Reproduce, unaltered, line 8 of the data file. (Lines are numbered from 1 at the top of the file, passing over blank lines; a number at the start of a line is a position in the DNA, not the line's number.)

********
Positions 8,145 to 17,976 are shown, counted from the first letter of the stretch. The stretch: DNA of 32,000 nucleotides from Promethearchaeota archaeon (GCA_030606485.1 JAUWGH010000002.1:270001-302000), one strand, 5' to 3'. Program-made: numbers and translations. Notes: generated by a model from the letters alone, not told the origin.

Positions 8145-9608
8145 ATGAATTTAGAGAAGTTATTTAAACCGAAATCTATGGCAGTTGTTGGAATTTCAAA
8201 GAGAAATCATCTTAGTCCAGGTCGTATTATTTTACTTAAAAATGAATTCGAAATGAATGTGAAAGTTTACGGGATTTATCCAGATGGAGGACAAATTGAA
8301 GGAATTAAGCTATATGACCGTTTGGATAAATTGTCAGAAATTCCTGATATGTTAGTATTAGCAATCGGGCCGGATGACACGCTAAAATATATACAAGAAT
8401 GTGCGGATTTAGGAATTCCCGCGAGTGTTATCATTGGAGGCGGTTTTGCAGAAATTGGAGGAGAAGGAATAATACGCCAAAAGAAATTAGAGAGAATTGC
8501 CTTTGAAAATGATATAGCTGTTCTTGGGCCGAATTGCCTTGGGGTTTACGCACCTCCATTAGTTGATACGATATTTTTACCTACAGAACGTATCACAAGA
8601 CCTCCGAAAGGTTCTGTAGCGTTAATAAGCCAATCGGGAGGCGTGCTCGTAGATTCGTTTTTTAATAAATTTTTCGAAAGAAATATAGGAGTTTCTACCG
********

8601 CCTCCGAAAGGTTCTGTAGCGTTAATAAGCCAATCGGGAGGCGTGCTCGTAGATTCGTTTTTTAATAAATTTTTCGAAAGAAATATAGGAGTTTCTACCG